For Public Health Awareness week, News 3 is focusing on shingles.
Shingles is caused by the same virus that causes chickenpox. It is a painful rash often with blisters on the skin that last from two to four weeks.
The first sign of shingles is burning pain, numbness or itch, in one particular location on only one side of the body. Other symptoms include fever, headache, chills and upset stomach.
Only someone who has had a case of chickenpox, or has gotten the chickenpox vaccine, can get shingles. The virus stays in your body and can reappear years later.
A person should not get the shingles vaccine who:
- has ever had a life threatening allergic reaction to gelatin
- has a weakened immune system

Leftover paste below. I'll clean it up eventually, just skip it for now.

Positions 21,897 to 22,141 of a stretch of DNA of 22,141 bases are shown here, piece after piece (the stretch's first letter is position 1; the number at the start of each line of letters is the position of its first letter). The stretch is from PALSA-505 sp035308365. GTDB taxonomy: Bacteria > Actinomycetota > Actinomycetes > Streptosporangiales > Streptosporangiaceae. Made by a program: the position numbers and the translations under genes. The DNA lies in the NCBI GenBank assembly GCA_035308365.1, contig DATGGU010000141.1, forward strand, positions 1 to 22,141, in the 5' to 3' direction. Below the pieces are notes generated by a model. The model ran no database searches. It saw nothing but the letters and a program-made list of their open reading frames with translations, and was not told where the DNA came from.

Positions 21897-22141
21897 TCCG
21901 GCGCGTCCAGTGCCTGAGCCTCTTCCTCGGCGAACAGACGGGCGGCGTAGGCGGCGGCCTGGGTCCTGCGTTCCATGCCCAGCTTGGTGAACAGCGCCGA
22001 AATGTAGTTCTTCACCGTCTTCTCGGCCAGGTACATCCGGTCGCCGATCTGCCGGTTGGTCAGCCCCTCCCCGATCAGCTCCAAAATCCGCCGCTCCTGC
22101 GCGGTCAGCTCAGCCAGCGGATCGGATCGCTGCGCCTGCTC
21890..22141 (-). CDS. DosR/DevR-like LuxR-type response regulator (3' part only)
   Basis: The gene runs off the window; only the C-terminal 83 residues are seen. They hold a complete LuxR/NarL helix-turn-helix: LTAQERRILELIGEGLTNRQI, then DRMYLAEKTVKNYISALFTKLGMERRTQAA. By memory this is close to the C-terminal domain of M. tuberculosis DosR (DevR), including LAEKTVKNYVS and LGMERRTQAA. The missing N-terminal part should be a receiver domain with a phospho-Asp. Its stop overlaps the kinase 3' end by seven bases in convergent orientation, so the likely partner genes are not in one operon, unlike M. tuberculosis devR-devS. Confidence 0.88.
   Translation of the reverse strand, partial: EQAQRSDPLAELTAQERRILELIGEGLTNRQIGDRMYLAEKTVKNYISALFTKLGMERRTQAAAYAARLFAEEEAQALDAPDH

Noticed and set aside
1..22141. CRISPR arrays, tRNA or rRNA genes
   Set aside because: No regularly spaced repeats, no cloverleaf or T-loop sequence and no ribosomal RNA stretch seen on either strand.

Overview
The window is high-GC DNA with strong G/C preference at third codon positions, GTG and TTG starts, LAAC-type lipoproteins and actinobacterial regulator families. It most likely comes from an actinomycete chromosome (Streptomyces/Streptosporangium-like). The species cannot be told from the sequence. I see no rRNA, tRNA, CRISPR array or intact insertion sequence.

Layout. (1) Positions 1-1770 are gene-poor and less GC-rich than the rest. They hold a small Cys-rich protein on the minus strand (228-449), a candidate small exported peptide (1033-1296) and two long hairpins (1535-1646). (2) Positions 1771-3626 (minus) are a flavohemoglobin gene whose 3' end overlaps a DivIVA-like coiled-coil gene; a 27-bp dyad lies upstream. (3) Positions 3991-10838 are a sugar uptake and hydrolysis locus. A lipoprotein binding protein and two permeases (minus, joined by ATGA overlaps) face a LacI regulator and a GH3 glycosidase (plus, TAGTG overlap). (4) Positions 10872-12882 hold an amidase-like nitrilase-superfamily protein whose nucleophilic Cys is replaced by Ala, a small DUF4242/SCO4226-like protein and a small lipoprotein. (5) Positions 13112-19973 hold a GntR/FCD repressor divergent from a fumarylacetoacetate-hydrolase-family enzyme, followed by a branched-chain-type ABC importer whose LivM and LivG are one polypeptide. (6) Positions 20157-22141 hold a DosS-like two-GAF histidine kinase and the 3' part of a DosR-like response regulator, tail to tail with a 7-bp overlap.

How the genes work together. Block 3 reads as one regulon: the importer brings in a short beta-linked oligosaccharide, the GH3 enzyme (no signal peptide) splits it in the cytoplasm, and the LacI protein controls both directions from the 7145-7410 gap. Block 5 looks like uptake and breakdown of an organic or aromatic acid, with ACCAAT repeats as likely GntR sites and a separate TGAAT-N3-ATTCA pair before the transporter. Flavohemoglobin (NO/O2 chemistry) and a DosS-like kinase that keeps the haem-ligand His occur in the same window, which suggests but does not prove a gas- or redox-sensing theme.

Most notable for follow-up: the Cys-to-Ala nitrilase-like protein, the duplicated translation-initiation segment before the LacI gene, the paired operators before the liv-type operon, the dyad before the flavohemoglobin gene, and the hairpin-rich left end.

- has active, untreated tuberculosis
- is pregnant or may become pregnant
- is undergoing cancer treatment such as radiation or chemotherapy
- is severely ill
Viewers with disabilities can get assistance accessing this station's FCC Public Inspection File by contacting the station with the information listed below. Questions or concerns relating to the accessibility of the FCC's online public file system should be directed to the FCC at 888-225-5322, 888-835-5322 (TTY), or firstname.lastname@example.org.